Spatially relative terms, such as “beneath,” “below,” “lower,” “above,” “upper,” and the like, can be used herein for ease of description to describe one element's or feature's relationship to another element(s) or feature(s) as illustrated in the FIGS. It will be understood that the spatially relative terms are intended to encompass different orientations of the device in use or operation in addition to the orientation depicted in the FIGS. For example, if the device in the FIGS. is turned over, elements described as “below” or “beneath” other elements or features would then be oriented “above” the other elements or features. Thus, the term “below” can encompass both an orientation of above and below. The device can be otherwise oriented (rotated 90 degrees or at other orientations), and the spatially relative descriptors used herein can be interpreted accordingly. In addition, it will also be understood that when a layer is referred to as being “between” two layers, it can be the only layer between the two layers, or one or more intervening layers can also be present.
It will be understood that, although the terms first, second, etc. can be used herein to describe various elements, these elements should not be limited by these terms. These terms are only used to distinguish one element from another element. Thus, a first element discussed below could be termed a second element without departing from the scope of the present concept.
Referring now to FIG. 13 , a method of forming a CBRAM device is shown. Block 1302 forms first electrodes 202 on an underlying substrate 102 by, e.g., depositing a first conductive material, patterning the first conductive material, and etching the first conductive material into electrode regions. Block 1304 forms a mandrel 402 on the first electrodes 202, partially covering the first electrodes 202, with sidewalls that are positioned over a middle portion of respective first electrodes 202. The mandrels 402 can be formed by depositing a first dielectric material and then patterning and etching the first dielectric material.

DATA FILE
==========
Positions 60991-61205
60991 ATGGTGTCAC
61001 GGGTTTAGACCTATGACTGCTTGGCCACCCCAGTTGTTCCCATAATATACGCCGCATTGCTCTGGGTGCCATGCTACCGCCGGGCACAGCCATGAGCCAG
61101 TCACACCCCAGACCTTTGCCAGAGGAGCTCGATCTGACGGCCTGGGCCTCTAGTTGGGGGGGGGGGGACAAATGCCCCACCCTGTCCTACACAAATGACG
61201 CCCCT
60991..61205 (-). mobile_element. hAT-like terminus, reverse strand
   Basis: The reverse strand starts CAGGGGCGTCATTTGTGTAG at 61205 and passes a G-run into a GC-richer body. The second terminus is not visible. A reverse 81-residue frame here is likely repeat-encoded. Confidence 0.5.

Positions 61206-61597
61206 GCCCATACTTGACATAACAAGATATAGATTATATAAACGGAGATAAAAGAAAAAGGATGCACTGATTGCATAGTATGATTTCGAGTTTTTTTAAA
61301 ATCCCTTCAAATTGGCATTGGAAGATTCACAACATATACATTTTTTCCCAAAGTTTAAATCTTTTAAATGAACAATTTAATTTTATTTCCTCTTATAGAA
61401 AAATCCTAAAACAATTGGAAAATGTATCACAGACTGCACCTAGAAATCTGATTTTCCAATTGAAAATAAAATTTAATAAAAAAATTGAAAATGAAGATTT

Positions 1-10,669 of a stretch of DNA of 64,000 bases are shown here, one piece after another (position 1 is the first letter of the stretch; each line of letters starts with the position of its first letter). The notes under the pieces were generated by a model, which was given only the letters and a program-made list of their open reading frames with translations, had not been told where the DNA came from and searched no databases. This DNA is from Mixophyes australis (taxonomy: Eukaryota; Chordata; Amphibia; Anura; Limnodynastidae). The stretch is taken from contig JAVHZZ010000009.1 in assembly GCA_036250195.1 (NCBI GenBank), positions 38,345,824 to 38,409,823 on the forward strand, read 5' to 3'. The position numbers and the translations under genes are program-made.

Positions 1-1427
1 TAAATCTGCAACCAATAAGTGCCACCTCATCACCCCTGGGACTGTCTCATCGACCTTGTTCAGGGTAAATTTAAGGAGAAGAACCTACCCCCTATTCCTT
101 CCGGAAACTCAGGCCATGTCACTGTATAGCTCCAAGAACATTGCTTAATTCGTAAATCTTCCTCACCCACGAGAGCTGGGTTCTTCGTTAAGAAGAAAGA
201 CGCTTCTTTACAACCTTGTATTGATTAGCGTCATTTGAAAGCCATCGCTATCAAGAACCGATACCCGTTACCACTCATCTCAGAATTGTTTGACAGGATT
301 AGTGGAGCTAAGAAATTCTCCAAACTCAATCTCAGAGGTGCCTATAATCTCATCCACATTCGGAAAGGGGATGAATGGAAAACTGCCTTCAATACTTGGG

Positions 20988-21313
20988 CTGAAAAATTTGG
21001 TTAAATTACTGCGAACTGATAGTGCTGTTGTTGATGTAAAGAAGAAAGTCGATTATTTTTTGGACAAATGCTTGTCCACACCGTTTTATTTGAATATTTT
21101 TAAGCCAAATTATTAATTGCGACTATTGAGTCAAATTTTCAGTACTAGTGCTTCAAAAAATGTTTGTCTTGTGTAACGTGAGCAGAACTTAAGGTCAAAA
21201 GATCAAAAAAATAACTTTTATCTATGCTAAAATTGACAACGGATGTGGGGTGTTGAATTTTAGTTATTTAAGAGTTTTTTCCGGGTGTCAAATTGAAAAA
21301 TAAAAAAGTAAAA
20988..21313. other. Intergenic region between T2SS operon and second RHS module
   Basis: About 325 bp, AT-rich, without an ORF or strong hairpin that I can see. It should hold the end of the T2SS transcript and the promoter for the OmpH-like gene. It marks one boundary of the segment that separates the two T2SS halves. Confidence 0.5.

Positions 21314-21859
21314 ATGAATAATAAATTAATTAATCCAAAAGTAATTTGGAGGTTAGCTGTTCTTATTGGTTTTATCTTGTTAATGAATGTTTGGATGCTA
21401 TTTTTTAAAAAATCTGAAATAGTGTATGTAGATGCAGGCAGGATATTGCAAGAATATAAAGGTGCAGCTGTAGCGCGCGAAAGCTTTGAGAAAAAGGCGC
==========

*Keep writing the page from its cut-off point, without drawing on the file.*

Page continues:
Block 1306 forms first sidewall structures 602 on the sidewalls of the mandrel 402, for example by conformally depositing a second dielectric material and anisotropically etching the second dielectric material from horizontal surfaces. Block 1308 forms second sidewall structures 702 on the sidewalls of the first sidewall structures 602 by conformally depositing a third dielectric material and anisotropically etching the third dielectric material from horizontal surfaces. Block 1310 optionally repeats the formation of heterogeneous oxide layers as many times as needed.
Block 1312 forms an interlayer dielectric around the mandrel 402 and sidewall spacers by depositing a dielectric material and polishing it down with a CMP process that stops on the dielectric material of at least one of the sidewall spacers. Block 1314 forms second electrodes 1102 over the sidewall spacers. At this stage an additional interlayer dielectric can be formed with appropriate conductive contacts to the respective electrodes.